Today Life lessons are from King Jehoshaphat. “The Lord was with Jehoshaphat because in his early years he walked in the ways his father David had followed” (2 Chronicles 17:3 NIV).

Lesson Number One – Start strong

This is especially a lesson for young people. Get a solid start. Dive into life with a plan and go for that plan with your whole heart. Remember that direction trumps intention. It doesn’t matter how big your dream is if you don’t spend every day moving toward it. Without vision, the people perish. When you are young ask God for his dream for your life and then begin to take steps every day that will move you toward that dream.

Remember that there is a difference between having a dream and being a dreamer. The difference is “action.” Don’t forget – Direction trumps intention.

Lesson Number Two – Even if you follow the Lord you may screw up.

I’m so happy there is a lesson number two. How many times have we messed up only to have an enemy whisper in our ear that we are no longer worthy or loved.

It turns out that this king is no different. “Now Jehoshaphat had great wealth and honor, and he allied himself with Ahab by marriage” (2 Chronicles 18:1-2 NIV). Can you believe it? King Jehoshaphat, who started out so well, marries the daughter of Ahab who committed more evil in the eyes of the Lord than any of those before him. Jehoshaphat didn’t just screw-up, he screwed-up really bad.

The Bible says that bad company corrupts good character and that’s exactly what happened. It wasn’t long before Jehoshaphat’s father-in-law asked him join him and attack Ramoth Gilead. When you read the story it’s almost comical how King Jehoshaphat gets conned into forming an alliance with Ahab and going to battle. It ends in tragedy. Ahab is killed and Jehoshaphat limps home to Judah, utterly defeated.

Evil Ahab was killed but Jehoshaphat’s life was spared. Apparently, even when you screw up, God doesn’t reject you. Sometimes the godly fail and follow evil. The good news is that God doesn’t judge your character by the isolated good deed or screw-up, but by the condition of your heart.

So here is a question for you and for me. Who has your heart? Aren’t you glad that losing your temper, or losing your patience, or even losing your way for awhile doesn’t mean that God will give up on you?

Lesson Number Three – If you fail the test you’ll have to take it again.

Sometime later some men came and told Jehoshaphat, “A vast army is coming against you from Edom.” Oh, Oh! Here comes another test. Listen, friends. Life is a series of tests. God’s plan is to continually bring us tests, and as we pass each test, we move on to the next. Each test brings us closer to being someone Jesus can spend eternity with in constant fellowship. Often we don’t see life from God’s perspective. Circumstances come into our lives and we wonder… where is God and if he loves me why would he let this financial problem or this relationship problem into my life?

I picture Jehoshaphat in heaven with Jesus. They are talking about Jehoshaphat’s life. Jesus tells Jehoshaphat how he saved him from being killed in that ill-advised battle when he was allied with Ahab because he saw his heart and he knew that he loved God even though he had made some terrible decisions. I envision Jesus saying, “Jehoshaphat, I was so proud of you the way you handled that situation when the Moabites and Ammonites came to make war with you.” “I was afraid,” Jehoshaphat says, “and for a moment I was even tempted to think that I was being punished for my earlier sins.” Jesus laughs. “You know I don’t work that way. You were merely retaking a failed test, and I love how you passed it the second time. I’m so proud of you.”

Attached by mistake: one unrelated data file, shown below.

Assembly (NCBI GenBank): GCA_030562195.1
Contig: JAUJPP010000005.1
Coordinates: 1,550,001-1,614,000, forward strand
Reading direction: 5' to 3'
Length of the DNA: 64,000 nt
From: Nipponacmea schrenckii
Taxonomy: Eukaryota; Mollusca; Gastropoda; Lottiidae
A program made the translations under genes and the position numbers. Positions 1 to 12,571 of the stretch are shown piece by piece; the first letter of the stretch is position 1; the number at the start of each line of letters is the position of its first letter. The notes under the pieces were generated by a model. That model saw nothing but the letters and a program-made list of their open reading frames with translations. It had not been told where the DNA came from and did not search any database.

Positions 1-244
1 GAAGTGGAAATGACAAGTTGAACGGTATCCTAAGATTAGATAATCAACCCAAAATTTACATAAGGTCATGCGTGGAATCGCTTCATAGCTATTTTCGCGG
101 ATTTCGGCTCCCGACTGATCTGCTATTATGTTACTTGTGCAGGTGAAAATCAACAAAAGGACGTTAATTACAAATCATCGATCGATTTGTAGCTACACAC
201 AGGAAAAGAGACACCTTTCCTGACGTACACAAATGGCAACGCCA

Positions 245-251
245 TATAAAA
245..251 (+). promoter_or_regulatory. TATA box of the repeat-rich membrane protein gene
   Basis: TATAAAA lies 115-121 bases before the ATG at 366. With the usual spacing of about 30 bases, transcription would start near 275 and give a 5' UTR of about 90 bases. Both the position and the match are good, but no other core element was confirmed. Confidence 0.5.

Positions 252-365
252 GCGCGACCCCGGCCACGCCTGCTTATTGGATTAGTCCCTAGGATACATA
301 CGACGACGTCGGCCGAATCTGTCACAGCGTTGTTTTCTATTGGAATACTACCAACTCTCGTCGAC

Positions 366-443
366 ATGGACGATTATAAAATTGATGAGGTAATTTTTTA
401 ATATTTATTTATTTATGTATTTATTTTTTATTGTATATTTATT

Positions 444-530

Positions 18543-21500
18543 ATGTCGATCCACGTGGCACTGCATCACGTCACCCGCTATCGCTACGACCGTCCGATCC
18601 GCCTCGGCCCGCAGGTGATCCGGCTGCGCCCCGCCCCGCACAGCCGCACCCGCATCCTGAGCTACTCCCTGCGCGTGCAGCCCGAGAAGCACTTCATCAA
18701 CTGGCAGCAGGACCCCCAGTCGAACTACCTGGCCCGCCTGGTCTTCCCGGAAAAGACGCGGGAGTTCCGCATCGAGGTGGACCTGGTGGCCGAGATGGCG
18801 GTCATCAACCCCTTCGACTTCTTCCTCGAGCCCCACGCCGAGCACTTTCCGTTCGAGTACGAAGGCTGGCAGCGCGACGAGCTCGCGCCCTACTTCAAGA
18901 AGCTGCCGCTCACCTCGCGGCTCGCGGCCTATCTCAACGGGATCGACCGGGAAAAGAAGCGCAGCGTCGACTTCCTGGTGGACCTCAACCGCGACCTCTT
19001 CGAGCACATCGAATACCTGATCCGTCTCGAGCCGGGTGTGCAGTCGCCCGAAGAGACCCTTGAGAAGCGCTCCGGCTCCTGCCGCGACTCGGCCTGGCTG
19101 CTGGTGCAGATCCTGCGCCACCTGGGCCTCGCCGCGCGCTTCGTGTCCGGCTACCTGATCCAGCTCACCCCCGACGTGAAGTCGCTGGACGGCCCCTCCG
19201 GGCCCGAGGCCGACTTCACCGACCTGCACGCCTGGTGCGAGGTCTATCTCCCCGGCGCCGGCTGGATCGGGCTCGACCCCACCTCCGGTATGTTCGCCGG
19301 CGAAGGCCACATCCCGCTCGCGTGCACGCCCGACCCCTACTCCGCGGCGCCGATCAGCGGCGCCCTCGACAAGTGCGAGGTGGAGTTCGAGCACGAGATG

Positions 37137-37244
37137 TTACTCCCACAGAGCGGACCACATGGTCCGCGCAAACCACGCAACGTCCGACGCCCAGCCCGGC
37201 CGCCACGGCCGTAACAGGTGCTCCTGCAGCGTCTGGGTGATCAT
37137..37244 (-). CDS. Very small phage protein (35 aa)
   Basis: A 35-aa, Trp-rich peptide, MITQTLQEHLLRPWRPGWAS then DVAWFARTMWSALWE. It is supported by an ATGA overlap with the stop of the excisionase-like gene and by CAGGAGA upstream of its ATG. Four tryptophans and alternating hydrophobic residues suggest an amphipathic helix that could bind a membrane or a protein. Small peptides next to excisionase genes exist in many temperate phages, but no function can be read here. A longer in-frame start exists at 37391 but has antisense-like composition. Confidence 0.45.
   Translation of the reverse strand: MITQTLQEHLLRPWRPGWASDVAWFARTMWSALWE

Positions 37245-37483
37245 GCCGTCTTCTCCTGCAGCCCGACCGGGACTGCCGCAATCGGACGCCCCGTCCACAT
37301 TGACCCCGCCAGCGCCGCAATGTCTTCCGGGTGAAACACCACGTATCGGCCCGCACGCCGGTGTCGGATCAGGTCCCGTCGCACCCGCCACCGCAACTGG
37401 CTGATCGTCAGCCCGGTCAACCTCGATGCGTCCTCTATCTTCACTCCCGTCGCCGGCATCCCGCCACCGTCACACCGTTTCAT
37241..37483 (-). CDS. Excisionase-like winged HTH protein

Let’s look at how Jehoshaphat handled this second test:

“After this, the Moabites and Ammonites with some of the Meunites came to make war on Jehoshaphat. Some men came and told Jehoshaphat, “A vast army is coming against you from Edom, from the other side of the Sea. It is already in Hazazon Tamar” (that is, En Gedi).  Alarmed, Jehoshaphat resolved to inquire of the Lord, and he proclaimed a fast for all Judah. The people of Judah came together to seek help from the Lord; indeed, they came from every town in Judah to seek him” (2 Chron 20:1-4 NIV).

The Apostle Peter had to take some tests over and over before he passed. He jumped out of that boat faster than you can say ‘Simon says.’ He walked on the water but then took his eyes off Jesus.  Jesus picked him out of the drink and plopped him soaking wet back in the boat. Test number one for Peter — fail. Jesus didn’t write him off when he failed; Peter just had to take the test again.

Test number two for Peter came in that garden courtyard as Peter turned the air blue with obscenities, yelling three times that he didn’t know Jesus. Test number two — fail.

Peter was pretty thick-headed. He had to take some tests over and over, just like you and I. For test number three, Peter found himself before the religious leaders who are warning him and threatening him because he had healed a man. Peter’s response to the religious leaders:

“Then Peter, filled with the Holy Spirit, said to them: ‘Rulers and elders of the people! If we are being called to account today for an act of kindness shown to a cripple and are asked how he was healed, then know this, you and all the people of Israel: It is by the name of Jesus Christ of Nazareth, whom you crucified but whom God raised from the dead, that this man stands before you healed. He is the stone you builders rejected, which has become the capstone. Salvation is found in no one else, for there is no other name under heaven given to men by which we must be saved’” (Acts 4:8-12 NIV). Test Passed! What happened that he failed the first two tests but passed the third test? After failed test number two, Peter went to Calvary; he met the savior, a redeemer whose relentless love would not give up on Peter and won’t give up on you or me either.